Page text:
Friday, April 14, 2017

The NFL Draft is Right Around the Corner...

My wife is a wonderful person who tolerates most all of my idiosyncrasies. One thing she doesn’t tolerate well is my penchant for watching the NFL Draft in all its 30 hours of glory.Its got drama, its got action, its got intrigue. The thrill of victory, the agony of defeat, that whole deal. Tune in April 27 at 8:00 Eastern, 7:00 Central! What's not to love?

As a Chief’s fan, it is always about next year, and the combine and the draft feed my false hope beginning in February. Part of the drama is the NFL Combine. An event that brings in all of the great college players and runs them through a series of tests to determine if they will be successful in the NFL. They run, lift, jump, drill, interview, and take intelligence tests. Players are poked and prodded by doctors and trainers, leaving nothing to chance. Except of course, there is still a lot left to chance.

Who can forget Matt Jones? Wait, Matt who? Star of the 2005 combine, Jones was fast, strong, and could jump over the goalpost. He earned the nickname “Freak” for his scores. Picked 21st because of his test results, he washed out of the league after three years.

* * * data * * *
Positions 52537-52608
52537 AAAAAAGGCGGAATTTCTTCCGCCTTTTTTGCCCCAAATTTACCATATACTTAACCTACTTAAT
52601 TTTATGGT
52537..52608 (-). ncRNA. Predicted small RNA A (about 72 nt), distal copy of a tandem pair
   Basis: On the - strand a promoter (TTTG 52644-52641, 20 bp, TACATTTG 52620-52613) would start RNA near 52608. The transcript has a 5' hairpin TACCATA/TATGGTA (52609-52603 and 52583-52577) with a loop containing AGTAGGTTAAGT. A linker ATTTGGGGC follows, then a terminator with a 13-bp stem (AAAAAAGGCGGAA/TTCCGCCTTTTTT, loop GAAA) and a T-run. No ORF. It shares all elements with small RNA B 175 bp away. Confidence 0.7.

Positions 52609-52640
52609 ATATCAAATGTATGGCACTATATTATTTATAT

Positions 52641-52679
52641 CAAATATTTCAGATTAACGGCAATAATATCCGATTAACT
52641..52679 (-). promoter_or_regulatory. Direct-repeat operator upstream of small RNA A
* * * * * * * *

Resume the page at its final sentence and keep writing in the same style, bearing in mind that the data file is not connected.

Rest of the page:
Then there is this guy who was almost laughed out of the draft in 2000. In fact, check out this video and draw your own conclusions: https://youtu.be/kxx_u67eUSA The Patriots wasted the 199th pick on him and what has he done since?

What can we learn from this little football lesson? Well, one thing is that test scores are inputs. Inputs can predict outcomes, but usually not with 100% certainty. Football fans have learned that combine scores are not the best measures of success in the NFL. The best measure of success in the NFL is, well, performance in the NFL.